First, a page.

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      Comorbidity of Depression and Anxiety: Association with Poor Quality of Life in Type 1 and 2 Diabetic Patients

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          Diabetes is associates with depression and impairment in Quality of Life (QoL).


          The objective is to define the frequencies of depressive and anxiety symptoms in a sample of patients diagnosed with type 1 and 2 diabetes, the amount of impairment of QoL and the weight of depression and anxiety in determining the QoL in such of patients.


          A total of 210 patients were divided into two groups (type 1 and type 2). Patients completed the HADS and WHOQoL-bref.


          Groups showed a high prevalence of anxiety (type 1 = 60%, type 2 = 43.8%) and depression (type 1 = 52.4%, type 2 = 38.1%), both measures were significantly higher (p < 0.05) in diabetes type 1 patients. Type 1 patients also showed a QoL in the overall assessment and the physical, psychological and social relations domains. In both Type 1 and 2 diabetes poor QoL was found associated by anxiety and depression comorbidity.


          In overall diabetes patients depression and anxiety seems to be a determinant of poor QoL.

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          Most cited references 30

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          A self-assessment scale has been developed and found to be a reliable instrument for detecting states of depression and anxiety in the setting of an hospital medical outpatient clinic. The anxiety and depressive subscales are also valid measures of severity of the emotional disorder. It is suggested that the introduction of the scales into general hospital practice would facilitate the large task of detection and management of emotional disorder in patients under investigation and treatment in medical and surgical departments.
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            The Mini-International Neuropsychiatric Interview (M.I.N.I.): the development and validation of a structured diagnostic psychiatric interview for DSM-IV and ICD-10.

            The Mini-International Neuropsychiatric Interview (M.I.N.I.) is a short structured diagnostic interview, developed jointly by psychiatrists and clinicians in the United States and Europe, for DSM-IV and ICD-10 psychiatric disorders. With an administration time of approximately 15 minutes, it was designed to meet the need for a short but accurate structured psychiatric interview for multicenter clinical trials and epidemiology studies and to be used as a first step in outcome tracking in nonresearch clinical settings. The authors describe the development of the M.I.N.I. and its family of interviews: the M.I.N.I.-Screen, the M.I.N.I.-Plus, and the M.I.N.I.-Kid. They report on validation of the M.I.N.I. in relation to the Structured Clinical Interview for DSM-III-R, Patient Version, the Composite International Diagnostic Interview, and expert professional opinion, and they comment on potential applications for this interview.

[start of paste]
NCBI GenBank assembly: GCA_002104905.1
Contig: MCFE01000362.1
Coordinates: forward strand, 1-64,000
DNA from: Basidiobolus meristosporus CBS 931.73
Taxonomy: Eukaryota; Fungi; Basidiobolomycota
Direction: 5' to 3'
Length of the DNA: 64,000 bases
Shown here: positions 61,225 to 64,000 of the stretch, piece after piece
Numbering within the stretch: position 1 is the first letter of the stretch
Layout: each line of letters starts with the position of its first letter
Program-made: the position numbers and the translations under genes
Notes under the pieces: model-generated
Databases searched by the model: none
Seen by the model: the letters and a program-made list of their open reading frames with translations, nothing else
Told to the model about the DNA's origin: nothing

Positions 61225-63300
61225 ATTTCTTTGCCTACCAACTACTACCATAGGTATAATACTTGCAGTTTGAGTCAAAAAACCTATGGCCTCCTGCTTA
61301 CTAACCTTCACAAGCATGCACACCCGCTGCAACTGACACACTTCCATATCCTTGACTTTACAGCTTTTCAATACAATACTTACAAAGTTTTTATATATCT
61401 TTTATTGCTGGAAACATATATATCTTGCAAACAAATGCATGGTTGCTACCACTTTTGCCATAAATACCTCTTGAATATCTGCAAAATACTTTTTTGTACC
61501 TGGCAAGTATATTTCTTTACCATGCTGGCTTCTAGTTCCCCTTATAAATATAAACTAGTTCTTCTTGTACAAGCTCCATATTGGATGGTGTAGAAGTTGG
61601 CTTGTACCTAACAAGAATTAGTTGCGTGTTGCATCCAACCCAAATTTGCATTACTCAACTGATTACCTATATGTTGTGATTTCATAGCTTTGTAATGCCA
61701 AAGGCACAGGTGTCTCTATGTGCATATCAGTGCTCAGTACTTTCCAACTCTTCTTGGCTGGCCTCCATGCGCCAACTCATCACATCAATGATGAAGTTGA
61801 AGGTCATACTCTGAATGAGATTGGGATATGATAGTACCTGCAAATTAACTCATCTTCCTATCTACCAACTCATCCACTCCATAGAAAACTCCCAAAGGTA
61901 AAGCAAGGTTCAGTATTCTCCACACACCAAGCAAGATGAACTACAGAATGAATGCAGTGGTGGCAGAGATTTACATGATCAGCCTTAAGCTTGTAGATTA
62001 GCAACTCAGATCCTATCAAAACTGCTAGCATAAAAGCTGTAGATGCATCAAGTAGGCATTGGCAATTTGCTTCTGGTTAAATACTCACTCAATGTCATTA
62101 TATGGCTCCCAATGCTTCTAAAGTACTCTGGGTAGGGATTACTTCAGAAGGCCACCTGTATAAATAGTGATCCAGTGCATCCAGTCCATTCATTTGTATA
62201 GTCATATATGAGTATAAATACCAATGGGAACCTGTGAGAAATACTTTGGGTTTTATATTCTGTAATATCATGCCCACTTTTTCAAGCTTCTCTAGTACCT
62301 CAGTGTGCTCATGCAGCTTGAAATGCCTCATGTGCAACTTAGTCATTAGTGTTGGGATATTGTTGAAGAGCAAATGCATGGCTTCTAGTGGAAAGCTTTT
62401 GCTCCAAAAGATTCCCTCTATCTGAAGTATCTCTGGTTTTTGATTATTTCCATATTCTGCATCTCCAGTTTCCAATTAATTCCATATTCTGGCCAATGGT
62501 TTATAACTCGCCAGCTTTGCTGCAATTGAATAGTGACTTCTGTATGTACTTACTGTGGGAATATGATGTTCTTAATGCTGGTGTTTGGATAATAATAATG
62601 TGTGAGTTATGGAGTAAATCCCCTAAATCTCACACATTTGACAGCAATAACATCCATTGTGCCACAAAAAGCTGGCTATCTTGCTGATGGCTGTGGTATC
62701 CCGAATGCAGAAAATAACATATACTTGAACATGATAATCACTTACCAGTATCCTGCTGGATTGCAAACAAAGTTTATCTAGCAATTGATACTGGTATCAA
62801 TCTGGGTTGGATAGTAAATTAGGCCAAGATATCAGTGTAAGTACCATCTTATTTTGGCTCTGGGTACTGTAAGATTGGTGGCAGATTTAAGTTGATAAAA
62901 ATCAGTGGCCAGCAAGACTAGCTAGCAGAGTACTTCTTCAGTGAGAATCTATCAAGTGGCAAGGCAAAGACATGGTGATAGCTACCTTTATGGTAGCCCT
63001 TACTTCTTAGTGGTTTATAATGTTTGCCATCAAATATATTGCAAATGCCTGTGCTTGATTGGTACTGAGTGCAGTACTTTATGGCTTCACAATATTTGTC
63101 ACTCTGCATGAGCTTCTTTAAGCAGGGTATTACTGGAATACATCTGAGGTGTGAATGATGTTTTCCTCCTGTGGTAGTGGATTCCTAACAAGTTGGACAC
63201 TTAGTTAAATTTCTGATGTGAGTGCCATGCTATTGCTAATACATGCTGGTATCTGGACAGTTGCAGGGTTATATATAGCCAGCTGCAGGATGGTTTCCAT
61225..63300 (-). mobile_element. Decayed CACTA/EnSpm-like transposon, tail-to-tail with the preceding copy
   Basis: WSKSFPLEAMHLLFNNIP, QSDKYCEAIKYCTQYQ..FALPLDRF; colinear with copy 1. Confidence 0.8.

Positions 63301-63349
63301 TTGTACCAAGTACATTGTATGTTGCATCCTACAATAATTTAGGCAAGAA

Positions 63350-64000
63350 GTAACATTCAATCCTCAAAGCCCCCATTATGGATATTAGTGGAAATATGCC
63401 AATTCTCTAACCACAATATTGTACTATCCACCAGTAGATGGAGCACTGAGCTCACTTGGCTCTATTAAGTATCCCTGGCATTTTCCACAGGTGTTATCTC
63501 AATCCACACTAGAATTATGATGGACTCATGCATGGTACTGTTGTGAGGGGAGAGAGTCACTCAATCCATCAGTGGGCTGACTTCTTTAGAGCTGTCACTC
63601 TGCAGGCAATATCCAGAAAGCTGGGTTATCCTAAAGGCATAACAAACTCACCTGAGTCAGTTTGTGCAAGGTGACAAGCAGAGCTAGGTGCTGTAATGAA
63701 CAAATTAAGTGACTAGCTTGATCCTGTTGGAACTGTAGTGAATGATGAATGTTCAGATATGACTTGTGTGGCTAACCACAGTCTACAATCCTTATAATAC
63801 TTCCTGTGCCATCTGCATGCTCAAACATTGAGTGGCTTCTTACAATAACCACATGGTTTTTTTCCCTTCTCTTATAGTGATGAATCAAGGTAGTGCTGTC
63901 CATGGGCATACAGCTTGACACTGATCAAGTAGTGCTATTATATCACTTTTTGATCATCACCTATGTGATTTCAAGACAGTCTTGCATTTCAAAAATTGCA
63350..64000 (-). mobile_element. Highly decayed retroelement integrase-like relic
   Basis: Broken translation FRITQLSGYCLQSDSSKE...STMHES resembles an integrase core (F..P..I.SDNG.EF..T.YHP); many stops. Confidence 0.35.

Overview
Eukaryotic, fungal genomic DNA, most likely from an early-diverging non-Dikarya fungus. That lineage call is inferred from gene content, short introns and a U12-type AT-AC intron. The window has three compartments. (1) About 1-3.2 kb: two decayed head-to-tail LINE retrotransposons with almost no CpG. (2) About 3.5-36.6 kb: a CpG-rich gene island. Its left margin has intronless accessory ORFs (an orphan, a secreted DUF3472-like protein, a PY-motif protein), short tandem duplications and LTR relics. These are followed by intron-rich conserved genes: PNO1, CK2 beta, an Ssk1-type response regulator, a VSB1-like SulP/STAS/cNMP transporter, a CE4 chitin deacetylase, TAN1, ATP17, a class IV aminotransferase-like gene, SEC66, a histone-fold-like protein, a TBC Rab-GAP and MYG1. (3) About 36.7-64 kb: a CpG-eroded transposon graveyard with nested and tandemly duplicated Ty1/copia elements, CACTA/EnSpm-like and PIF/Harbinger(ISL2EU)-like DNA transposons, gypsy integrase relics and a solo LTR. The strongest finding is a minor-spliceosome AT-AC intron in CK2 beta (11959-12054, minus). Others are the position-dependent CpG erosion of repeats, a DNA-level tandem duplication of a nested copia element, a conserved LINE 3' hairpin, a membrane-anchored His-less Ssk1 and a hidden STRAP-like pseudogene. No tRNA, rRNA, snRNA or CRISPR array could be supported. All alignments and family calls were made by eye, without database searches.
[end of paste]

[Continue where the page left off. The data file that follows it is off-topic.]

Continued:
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              The World Health Organization Quality of Life assessment (WHOQOL): position paper from the World Health Organization.

              This paper describes the World Health Organization's project to develop a quality of life instrument (the WHOQOL). It outlines the reasons that the project was undertaken, the thinking that underlies the project, the method that has been followed in its development and the current status of the project. The WHOQOL assesses individuals' perception of their position in life in the context of the culture and value systems in which they live and in relation to their goals, expectations, standards and concerns. It has been developed collaboratively in several culturally diverse centres over four years. Piloting of the WHOQOL on some 4500 respondents in 15 cultural settings has been completed. On the basis of this data the revised WHOQOL Field Trial Form has been finalized, and field testing is currently in progress. The WHOQOL produces a multi-dimensional profile of scores across six domains and 24 sub-domains of quality of life.

                Author and article information

                [1 ]Laboratory of Panic and Respiration –Institute of Psychiatry of Federal University of Rio de Janeiro, Rio de Janeiro – Brazil, National Institute of Translational Medicine (INCT-TM), Brazil
                [2 ]Institute of Phylosophy, Federal University of Uberlândia, Minas Gerais – Brazil
                [3 ]Quiropraxia Program of Faculty of Medical Sciences, Central University (UCEN), Santiago, Chile
                [4 ]Salgado de Oliveira University, Niterói, Brazil
                [5 ]Department of Public Health and Clinical and Molecular Medicine, University of Cagliari, Italy
                Author notes
                [* ]Address correspondence to this author at the Panic and Respiration Laboratory – Institute of Psychiatry of Federal University of Rio de Janeiro (IPUB/UFRJ), Brazil; E-mail: acornelas@
                Clin Pract Epidemiol Ment Health
                Clin Pract Epidemiol Ment Health
                Clinical Practice and Epidemiology in Mental Health : CP & EMH
                Bentham Open
                12 July 2013
                : 9
                : 136-141
                © Maia et al.; Licensee Bentham Open.

                This is an open access article licensed under the terms of the Creative Commons Attribution Non-Commercial License ( which permits unrestricted, non-commercial use, distribution and reproduction in any medium, provided the work is properly cited.



                anxiety, depression, quality of life, type 1 and type 2 diabetes.


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